I am still trying to come to terms with what happened that morning. Was I just mentally lazy for those moments? It still gnaws at me, that possibility- if I’d only done this- if I’d only done that- DAMN. I’m also worried that it might happen again, since it may have had something to do with my increasing length of time on the planet, and an ongoing, slowly creeping… decrepitness?…of my senses and reaction time. I’m loathe to think this is the case, since no one readily admits they’re going down the tubes, however slowly (even though it will, eventually happen). All I know is that something I SWORE would never happen, happened. I only wish the airplane would have been another other than my long time, faithful friend. Everyone profit from my experience- complacency is, as far as I’m concerned, the greatest enemy.
The N.E.A.T. Fair came and went in a blur, with the electric “Blackbird” DR-1 Triplane gathering interest here and there. With little or no wind, a great flyer. With some- or a lot- of wind, quite a handful. A great time was had by all, but as I lay on my luxurious fold out combo chairs-into-a-bed in Mike and Pete’s rented RV at 1 AM in the morning, I kept replaying the image of the Bristol disappearing into the woods in my mind, as if I could somehow regain control again, and save it just one more time. Didn’t get much sleep that night…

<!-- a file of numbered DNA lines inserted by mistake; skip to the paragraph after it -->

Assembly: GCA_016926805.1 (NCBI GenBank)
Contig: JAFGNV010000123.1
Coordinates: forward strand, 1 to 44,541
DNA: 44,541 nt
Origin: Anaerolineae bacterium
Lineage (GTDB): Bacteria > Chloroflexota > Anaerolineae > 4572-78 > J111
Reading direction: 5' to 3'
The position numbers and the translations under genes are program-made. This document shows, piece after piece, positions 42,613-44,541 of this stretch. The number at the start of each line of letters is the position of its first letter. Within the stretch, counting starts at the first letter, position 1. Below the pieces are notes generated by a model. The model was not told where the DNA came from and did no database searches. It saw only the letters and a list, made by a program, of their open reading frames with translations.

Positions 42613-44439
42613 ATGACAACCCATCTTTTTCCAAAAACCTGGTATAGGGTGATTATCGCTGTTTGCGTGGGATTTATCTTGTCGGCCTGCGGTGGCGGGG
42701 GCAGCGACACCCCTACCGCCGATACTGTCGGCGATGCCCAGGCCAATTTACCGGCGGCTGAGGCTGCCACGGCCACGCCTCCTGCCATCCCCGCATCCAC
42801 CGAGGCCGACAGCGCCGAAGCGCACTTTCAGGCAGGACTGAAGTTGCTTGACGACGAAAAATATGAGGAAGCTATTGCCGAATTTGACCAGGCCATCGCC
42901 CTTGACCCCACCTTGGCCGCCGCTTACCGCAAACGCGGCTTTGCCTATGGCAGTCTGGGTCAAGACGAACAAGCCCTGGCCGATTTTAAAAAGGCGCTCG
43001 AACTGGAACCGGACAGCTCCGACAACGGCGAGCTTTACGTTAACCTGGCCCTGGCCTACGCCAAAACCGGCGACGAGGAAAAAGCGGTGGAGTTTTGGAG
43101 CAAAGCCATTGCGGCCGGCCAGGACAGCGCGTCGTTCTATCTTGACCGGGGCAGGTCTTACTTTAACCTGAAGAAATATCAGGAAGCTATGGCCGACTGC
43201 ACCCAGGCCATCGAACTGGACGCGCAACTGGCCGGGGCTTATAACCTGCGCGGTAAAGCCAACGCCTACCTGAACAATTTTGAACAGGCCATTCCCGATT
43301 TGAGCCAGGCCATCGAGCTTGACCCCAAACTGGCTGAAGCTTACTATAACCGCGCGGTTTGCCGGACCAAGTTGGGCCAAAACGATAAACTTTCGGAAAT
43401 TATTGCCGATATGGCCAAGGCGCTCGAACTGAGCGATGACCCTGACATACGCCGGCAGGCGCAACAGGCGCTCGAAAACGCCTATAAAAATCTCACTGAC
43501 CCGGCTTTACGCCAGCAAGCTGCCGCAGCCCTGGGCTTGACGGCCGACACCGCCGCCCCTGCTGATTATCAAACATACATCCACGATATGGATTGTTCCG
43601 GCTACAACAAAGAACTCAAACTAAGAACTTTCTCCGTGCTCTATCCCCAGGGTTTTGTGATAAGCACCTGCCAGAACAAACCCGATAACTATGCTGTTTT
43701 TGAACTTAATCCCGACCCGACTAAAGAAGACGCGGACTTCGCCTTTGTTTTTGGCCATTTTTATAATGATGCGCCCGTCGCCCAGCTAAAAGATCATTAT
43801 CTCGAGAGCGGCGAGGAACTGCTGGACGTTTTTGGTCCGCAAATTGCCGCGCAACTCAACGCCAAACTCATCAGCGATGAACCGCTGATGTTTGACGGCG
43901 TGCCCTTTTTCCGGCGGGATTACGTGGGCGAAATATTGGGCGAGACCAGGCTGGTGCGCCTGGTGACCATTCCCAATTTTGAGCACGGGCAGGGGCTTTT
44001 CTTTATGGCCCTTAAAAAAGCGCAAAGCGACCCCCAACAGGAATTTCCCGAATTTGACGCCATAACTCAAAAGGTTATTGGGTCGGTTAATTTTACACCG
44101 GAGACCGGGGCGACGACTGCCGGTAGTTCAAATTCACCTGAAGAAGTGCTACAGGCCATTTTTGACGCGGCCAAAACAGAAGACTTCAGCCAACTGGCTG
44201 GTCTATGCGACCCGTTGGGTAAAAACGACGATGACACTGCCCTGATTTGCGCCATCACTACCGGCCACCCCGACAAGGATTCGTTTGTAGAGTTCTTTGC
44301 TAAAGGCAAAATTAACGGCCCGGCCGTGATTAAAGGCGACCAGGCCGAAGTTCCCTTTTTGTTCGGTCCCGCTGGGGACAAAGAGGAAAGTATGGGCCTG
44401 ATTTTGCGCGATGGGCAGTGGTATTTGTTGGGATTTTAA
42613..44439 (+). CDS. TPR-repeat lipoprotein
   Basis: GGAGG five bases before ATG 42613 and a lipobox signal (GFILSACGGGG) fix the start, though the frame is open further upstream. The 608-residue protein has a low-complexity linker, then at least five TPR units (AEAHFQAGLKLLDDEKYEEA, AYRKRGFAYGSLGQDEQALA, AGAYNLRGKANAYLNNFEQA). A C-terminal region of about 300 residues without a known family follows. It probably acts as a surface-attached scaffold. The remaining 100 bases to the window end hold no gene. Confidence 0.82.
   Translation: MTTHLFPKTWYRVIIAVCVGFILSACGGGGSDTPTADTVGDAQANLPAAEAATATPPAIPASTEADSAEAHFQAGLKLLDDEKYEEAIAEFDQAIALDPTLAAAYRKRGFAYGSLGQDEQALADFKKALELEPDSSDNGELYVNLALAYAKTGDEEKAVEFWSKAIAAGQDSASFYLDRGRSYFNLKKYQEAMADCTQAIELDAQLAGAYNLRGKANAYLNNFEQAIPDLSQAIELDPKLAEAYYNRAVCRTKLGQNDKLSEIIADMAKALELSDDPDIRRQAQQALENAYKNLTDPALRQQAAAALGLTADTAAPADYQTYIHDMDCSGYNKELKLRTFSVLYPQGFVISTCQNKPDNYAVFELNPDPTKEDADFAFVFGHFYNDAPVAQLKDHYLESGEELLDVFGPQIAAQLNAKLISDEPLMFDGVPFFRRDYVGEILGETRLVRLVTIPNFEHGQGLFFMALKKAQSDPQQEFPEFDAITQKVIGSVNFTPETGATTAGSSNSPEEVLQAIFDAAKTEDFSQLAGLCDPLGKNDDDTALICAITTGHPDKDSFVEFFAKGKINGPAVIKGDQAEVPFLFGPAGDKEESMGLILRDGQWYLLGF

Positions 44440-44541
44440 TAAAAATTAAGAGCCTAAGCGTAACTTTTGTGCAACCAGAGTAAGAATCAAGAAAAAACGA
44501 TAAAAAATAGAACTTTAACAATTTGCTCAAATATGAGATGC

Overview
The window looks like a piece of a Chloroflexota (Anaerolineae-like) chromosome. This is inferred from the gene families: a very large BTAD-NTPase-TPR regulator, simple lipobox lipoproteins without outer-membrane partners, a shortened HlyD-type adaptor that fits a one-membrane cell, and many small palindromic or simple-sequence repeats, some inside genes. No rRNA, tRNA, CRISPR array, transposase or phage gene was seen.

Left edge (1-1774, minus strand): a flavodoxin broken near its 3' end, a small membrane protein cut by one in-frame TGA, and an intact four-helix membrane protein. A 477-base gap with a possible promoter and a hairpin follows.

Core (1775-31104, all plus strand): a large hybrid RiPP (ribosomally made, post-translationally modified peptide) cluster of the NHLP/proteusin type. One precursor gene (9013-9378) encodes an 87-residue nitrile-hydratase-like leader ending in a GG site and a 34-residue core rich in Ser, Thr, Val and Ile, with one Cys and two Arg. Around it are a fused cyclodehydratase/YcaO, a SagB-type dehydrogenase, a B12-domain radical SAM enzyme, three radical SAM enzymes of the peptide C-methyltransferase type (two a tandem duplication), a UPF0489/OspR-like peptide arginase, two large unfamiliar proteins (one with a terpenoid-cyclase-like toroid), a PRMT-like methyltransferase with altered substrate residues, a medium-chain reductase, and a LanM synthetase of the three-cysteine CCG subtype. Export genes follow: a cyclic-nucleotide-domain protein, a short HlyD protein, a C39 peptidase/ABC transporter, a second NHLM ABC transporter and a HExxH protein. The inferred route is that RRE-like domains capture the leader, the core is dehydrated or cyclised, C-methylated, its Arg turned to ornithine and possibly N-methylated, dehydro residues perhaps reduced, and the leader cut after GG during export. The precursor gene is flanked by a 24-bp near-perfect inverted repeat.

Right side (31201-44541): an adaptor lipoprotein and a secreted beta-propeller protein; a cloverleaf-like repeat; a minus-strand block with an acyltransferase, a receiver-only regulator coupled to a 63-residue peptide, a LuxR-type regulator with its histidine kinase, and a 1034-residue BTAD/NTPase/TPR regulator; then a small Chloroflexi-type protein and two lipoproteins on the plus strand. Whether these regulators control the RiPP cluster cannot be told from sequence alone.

I had planned on possibly going down to the Pennsylvania Museum shindig, but Mom was forced to finally come to terms with a degenerating heart valve, and most of October was spent shuttling between home, the Vassar Bros. Medical Center where her open-heart surgery took place, and the Osborn Rehab center (thankfully, a minute or two away). The ultra-difficult task of finding someone to stay with her now during the day when she gets out is just now beginning.
And so, 60 days gone by, just like that. The Fall Cleanup Day is Saturday, November 5th . It’s the second of three participatory days for a 2012 dues reduction. The Swap Shop is Saturday, December 3rd. The membership database and website has suffered what may be irreparable damage as a result of “Irene”, per Lyle the webmeister. As a result, 2012 renewals will be delayed until 12/1/11- watch our website for updates. Now that the snow has melted, try to get some flying in while daytime temps hover between 55 and 60 degrees. And, as always, fly safely…
… but FLY !